Too soon? Gotta keep the laughter folks. So on Tuesday April 19th at 6am my parents and I held hands and together stepped with our right foot into NYU Hospital (some Jewish superstition I still don’t understand). From there things moved very quickly. Signed my life away on a stack of papers and was soon after escorted into a room the size of a closet. Not a New York sized closet; more like what one would find in a nice suburban home in New Jersey. My vitals were taken and I was asked a million questions. The same million questions I had been asked each time I saw a doctor for the past six weeks. I should have just made a recording and hit play. It would have been much easier. But I get it, the last thing I wanted was for them to miscalculate my anesthesia . For someone who has never had surgery before I just wanted to wake up! We sat in a pre-op area waiting for all my doctors to stop by and discuss how the day was going to proceed. First up was my Breast Surgeon. This women is as brilliant as they come folks and she means business…just the type of women you want strapping on her suit of armor ready to go to battle with the enemy! (Ice monsters, evil gingerbread men and humbugs stood no chance with this lady….Video Game Radio City Christmas Spectacular circa 2013 anyone?) She initialed my chest with a sharpie and off she went (another random tidbit I was unaware of before undergoing surgery). Next up was my Plastic Surgeon. When my doctor walked in at 6am in a designer dress, heels, diamond earrings and a Louis Vuitton purse I knew I made the right decision. This was definitely the woman I wanted performing my reconstruction. From one perfectionist to another I appreciated her meticulous nature. I knew she wouldn’t let me down. A few markings with a sharpie and her signature and off she went. Some more people passed through our waiting area with questions and papers to sign and then it was time. Mom, Dad and I held hands and had one last cry. Well it was a cry that quickly turned into laughter because my father’s cry is more like the wailing of sea creature calling out to its lost child. But it helped to lighten the mood for the moment. Some hugs and kisses and then a nurse escorted me down (what seemed like) endless hallways to the OR. A word about walking into your own surgery. Um yeah. Whoever thought that was a good idea I would like to have a long chat with. This is not ER or Gray’s Anatomy folks. There is no hunky gorgeous guy in scrubs waiting on the other side of the door to take away all your cares and worries and send you into a googly eyed trance. I felt my legs start to buckle as they opened the door. The OR is cold…very cold and very busy. I couldn’t tell who was who as everyone was in scrubs and masks with only eyes visible. My Breast Surgeon grabbed me by the hand and assured me everything was going to be ok. She helped me onto the skinniest table I had ever sat on. Even for a skinny girl I was unsure I would actually stay on the thing. As I laid back a flurry of activity began. Multiple seatbelts were being strapped across my body (oh if it was only a ride at Disney World I was about to go on. Space Mountain would have been an awesome alternative at this point. I remember the IV entering my arm and minutes later I was out. 4ish hours later and it was all over. All my breast tissue on both sides and 2 lymph nodes on my left were history. If felt like I had taken a 5 minute nap but during that time the bus used in the Christmas show ran over my chest. I was bandaged from one side to the other and connected to a bunch of beeping machines. I remember seeing my parents and a bunch of doctors come through soon after I woke up. (I woke up!…insert craziest celebration dance tambourines and all! First success) Remember in my first blog I discussed percentages and my continued ability to defy them. Well here we go again. So the plan was following my breast surgeons bi lateral mastectomy to have my plastic surgeon perform a direct to implant. Wake up with boobs, take 8 weeks to heal and move on with life. Not quite the outcome. We knew there was a 30% chance that once in surgery my plastic surgeon would have to use what they call tissue expanders, which are basically flat implants that get filled over time and stretch the skin and pec muscle slowly. A Plan B per se (shout out to my Rockette Sisters!) Well folks, plan B it was. I was to dang skinny! So if you ever think there is no downside to being skinny think again. My plastic surgeon, in all her meticulous glory thought aesthetically I would have a better outcome this way. And I trusted her to make the right decision for me. I will skip the next two days in the hospital. They were filled with terrible reactions to anesthesia, lying around doing nothing, running a fever and basically sleeping 22 hours day. Thursday April 21st I got to go home! (In my mind another celebration dance ensued, maybe this time more African in nature, tribal headpiece and all). Although I was home, I was basically at the mercy of those around me. We opted not to have a home nurse visit daily because good ol’ mom was capable of all that needed to be done. Less than 3 weeks ago I was in dance class, boots strapped on, turning and flying across the floor with all the abandon in the world. Today the only thing I could do on my own was walk and feed myself. A hard pill to swallow (but one of them was valium so a bit of silver lining). There were lots of flowers and gifts waiting for me when I arrived and they all made me smile. I finally could stay awake long enough to sign onto social media and check out my Facebook page. A word about my Rockette sisters, past and present. To say that I am blessed, that I am lucky, that I am grateful, that I am humbled, are all understatements. These group of women showed me support like I have never experienced in my entire life. There is a mutual understanding amongst this group. No one else will ever understand what we go through season after season. One of our dance captains said it best. “ […]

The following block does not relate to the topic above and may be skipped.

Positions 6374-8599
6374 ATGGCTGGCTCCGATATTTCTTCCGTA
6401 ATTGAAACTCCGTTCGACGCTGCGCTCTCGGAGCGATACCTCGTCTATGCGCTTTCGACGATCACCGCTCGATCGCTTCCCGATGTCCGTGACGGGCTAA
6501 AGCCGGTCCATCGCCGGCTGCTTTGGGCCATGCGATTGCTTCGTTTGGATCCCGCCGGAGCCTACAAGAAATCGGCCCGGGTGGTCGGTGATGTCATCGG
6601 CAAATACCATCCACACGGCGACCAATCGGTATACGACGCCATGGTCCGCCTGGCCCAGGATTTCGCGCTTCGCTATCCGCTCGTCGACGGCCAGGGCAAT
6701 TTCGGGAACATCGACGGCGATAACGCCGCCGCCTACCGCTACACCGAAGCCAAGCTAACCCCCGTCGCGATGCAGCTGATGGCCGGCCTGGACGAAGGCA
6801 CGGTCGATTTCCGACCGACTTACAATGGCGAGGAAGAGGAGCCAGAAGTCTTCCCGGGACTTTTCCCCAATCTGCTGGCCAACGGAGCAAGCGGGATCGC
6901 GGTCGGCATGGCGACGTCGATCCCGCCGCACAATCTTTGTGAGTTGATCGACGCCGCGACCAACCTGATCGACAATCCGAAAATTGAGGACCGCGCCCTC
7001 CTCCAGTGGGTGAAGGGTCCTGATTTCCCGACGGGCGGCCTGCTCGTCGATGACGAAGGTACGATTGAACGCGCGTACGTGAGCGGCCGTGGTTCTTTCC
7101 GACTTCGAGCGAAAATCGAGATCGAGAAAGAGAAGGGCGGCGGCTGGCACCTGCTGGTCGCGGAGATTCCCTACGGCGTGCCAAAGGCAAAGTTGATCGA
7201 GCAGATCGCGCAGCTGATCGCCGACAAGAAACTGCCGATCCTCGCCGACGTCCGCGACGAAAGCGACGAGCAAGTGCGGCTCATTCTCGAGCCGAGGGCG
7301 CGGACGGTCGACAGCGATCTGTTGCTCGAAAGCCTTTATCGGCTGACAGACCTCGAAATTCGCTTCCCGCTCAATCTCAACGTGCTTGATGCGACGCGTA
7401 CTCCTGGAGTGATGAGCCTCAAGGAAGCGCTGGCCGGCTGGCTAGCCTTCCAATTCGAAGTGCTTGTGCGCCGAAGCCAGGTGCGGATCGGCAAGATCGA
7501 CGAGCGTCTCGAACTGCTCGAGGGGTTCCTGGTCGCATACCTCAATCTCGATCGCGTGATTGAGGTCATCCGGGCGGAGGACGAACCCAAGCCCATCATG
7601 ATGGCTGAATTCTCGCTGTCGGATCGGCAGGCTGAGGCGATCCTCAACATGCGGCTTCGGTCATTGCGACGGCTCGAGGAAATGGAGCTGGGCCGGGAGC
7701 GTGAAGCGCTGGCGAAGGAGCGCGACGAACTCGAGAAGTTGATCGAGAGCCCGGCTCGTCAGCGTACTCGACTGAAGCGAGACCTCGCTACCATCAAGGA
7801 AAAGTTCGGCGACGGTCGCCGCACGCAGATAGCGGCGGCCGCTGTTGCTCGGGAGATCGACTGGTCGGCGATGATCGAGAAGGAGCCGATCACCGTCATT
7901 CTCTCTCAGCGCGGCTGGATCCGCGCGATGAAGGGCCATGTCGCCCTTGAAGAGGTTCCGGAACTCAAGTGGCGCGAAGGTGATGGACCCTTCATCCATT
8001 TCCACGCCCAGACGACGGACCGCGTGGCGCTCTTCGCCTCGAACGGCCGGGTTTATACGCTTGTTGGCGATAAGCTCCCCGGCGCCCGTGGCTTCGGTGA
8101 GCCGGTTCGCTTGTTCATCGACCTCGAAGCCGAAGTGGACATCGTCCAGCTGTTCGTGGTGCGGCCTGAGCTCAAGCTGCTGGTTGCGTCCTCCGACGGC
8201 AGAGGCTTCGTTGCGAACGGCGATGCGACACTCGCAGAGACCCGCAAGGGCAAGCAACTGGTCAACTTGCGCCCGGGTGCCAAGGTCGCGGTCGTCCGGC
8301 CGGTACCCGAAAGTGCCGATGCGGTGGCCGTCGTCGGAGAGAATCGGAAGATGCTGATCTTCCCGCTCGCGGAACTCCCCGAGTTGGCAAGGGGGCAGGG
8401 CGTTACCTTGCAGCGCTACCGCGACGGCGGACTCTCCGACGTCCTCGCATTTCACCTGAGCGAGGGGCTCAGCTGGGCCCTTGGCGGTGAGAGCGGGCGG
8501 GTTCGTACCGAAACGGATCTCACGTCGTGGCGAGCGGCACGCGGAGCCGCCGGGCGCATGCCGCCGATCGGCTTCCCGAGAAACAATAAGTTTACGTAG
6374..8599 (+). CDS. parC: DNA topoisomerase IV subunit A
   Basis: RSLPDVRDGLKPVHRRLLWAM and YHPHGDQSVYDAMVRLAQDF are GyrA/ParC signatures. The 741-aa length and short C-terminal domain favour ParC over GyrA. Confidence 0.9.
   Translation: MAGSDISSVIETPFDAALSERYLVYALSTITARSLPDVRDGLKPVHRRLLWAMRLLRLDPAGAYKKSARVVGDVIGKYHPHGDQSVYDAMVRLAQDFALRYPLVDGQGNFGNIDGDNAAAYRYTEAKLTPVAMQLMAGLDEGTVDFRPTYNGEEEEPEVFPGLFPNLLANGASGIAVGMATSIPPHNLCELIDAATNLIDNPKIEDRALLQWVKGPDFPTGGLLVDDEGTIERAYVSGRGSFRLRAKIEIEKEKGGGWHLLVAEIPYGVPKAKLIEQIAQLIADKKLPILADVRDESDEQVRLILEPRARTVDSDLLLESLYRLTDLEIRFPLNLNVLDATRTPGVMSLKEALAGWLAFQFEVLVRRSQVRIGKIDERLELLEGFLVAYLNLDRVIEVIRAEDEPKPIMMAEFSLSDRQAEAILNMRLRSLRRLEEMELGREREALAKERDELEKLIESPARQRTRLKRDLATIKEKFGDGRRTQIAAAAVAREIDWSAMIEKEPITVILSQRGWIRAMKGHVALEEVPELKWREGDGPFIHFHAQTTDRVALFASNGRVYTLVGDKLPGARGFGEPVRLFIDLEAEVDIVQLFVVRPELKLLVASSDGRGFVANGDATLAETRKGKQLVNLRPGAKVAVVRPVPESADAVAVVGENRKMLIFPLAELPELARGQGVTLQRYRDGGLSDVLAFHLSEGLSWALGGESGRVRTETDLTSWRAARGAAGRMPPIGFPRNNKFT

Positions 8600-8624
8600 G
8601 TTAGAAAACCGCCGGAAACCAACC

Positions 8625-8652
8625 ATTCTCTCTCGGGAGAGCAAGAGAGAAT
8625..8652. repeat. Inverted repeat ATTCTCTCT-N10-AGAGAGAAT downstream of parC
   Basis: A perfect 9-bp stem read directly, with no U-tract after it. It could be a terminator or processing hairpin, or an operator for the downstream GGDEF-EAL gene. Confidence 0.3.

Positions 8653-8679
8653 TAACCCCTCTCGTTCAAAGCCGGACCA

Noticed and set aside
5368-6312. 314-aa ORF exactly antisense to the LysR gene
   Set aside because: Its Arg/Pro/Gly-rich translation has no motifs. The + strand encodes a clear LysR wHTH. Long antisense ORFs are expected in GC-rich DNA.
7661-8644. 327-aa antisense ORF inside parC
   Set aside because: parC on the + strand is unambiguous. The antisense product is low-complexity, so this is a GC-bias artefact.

Cancer sucks. I would know….I have it. I was going for the “just rip the band-aid off real quick and it will hurt less” kinda announcement. How’d I do? Anyway, let me rewind. In early February I returned from a trip to Miami, ready to get back to life after completing my 10th season as a Radio City Rockette. I was dusting off the audition book, returning to dance class and of course making all those doctor appointments one never has time for during a super hectic Christmas season. During my annual visit to my gynecologist she found a lump in my left breast that she thought I should have someone take a closer look at. Now this was not concerning to me…I had been though ultrasounds before. I had a history of benign cysts. The lump was small and felt like all the others. Because I am almost 35 we decided it was probably time to do a base line mammography. (Insert the worlds biggest thank you card to my amazing gyno…this women SAVED MY LIFE! I repeat…SAVED MY LIFE) Fast forward a little through some more tests, 2 different radiologists, more images, more tests, a biopsy (and a partridge in a pear tree…shout out to my Rockette sisters) Oh and waiting…a whole lot of waiting. A word about waiting. I’m pretty sure the idea of waiting was created as some kind of medieval torture device. I have done my fair share of waiting in my life. Waiting for that phone to ring with the next job offer, waiting for that guy to text you back after a great first date. But waiting to find out if you have cancer is a whole different can of worms. I tried to keep busy. For a few hours I forgot I was waiting for results as I taught a Rockette Experience (more on the power of dance later). Saturday February 27th started off as a pretty awesome day. I was up early and headed to Newark Airport for my Global Entry Interview. For those who don’t know Global Entry is this great program to fast track your way through customs after traveling outside the country. Interview took all of 5 minutes and I was approved. Woohoo. You see I was about to finally put my passport to some good use. I was scheduled to leave for London the following Friday. But that was only the beginning! 4 days after returning from London I was hopping on a flight to Hong Kong and then continuing on to Bali. BALI!!!!! That evening I settled in with some take out (fish tacos) and some Netflix. I hadn’t had time to check out Fuller House previous to this night and a few episodes were on my to do list for the evening. And then the phone rang. It was my parents….they were at my apartment door. I had breast cancer. 34 years old….and I was just diagnosed with breast cancer. Its amazing how one little word can stop your world dead in its tracks, flip it upside down and hit you like a mac truck going 90. Did I mention the part where I passed out (2x) upon hearing this news and smacked my face against a wall causing a hairline fracture in my tooth???? Oh yeah, that happened. Anyway back to the cancer…now what? Well for the moment I packed a bag and went to my parents house in New Jersey, because the last place I wanted to be was anywhere alone. I didn’t sleep that night. I laid in my parents bed with tears streaming down my face. Scared. Confused. In a state of utter disbelief. How does a healthy 34 year old end up with breast cancer? I just couldn’t wrap my head around it. Two years ago I watched as my mother helped plan the wedding of my brother and sister-in-law. I thought that was the most overwhelming experience I ever bore witness to. Until cancer entered my life. One is never prepared for a cancer diagnosis. Its not like it shows up at opportune times in your life. It shows up when you least expect it and throws a wrench in every aspect of your life and the lives of those closest to you. I am lucky that I have the worlds best radiologist. BEST! That weekend we chatted many times on the phone and he even took time to meet me in person on that Sunday to help guide me as to my next steps. Here’s the heartbreaking thing about breast cancer. We all know someone who’s been through it. Think about it. I can guarantee every single person reading this can think of at least one person who has had to fight this terrible beast. With that said…I had many people to reach out to. I needed doctors. By the time Monday rolled around I had a list a mile long. Then the phone calls began. A word about phone calls. (All friends in “the biz” can relate) Before all this started, seeing a 212 number come up on your phone meant one of two things; Broadway was calling with a job offer (or at least a New York based casting director with a job for you somewhere) or your prescription was ready for pick up at Duane Reade. Now a 212 number was Dr’s offices confirming appointments and test results. Hey Broadway…I haven’t changed my number…feel free to call anytime! 4 days till London. We (I say we because my parents have not left my side since the diagnosis) were able to get in to see one doctor before I was scheduled to take off. I left the doctor, somewhat hopeful, but scared out of my mind, overwhelmed with info and just sad. Now I had to get on a plane. A week ago I was beyond excited to be going to London. Not only was I headed somewhere I had never been, I was being reunited with an amazing guy I hadn’t seen in a month. A guy who after hearing the girl he had met only a handful of times and was now diagnosed with cancer still wanted to travel the world with me. Now I just wanted to cry. My mother came in that day and helped me pack, I remember just crying. Questioning whether or not I should actually be taking this trip. Taking any of these trips. Every doctor told me to take the trips. Take all the trips. So off I went. Nice easy 6ish hours to London…oh if only it were that easy. The next part of my story is 100% true, you won’t believe it when you read it but I guarantee this is how the next few hours of my life unfolded. I was on an overnight flight to London. We were about 3 hours into our flight, cabin lights were dimmed and […]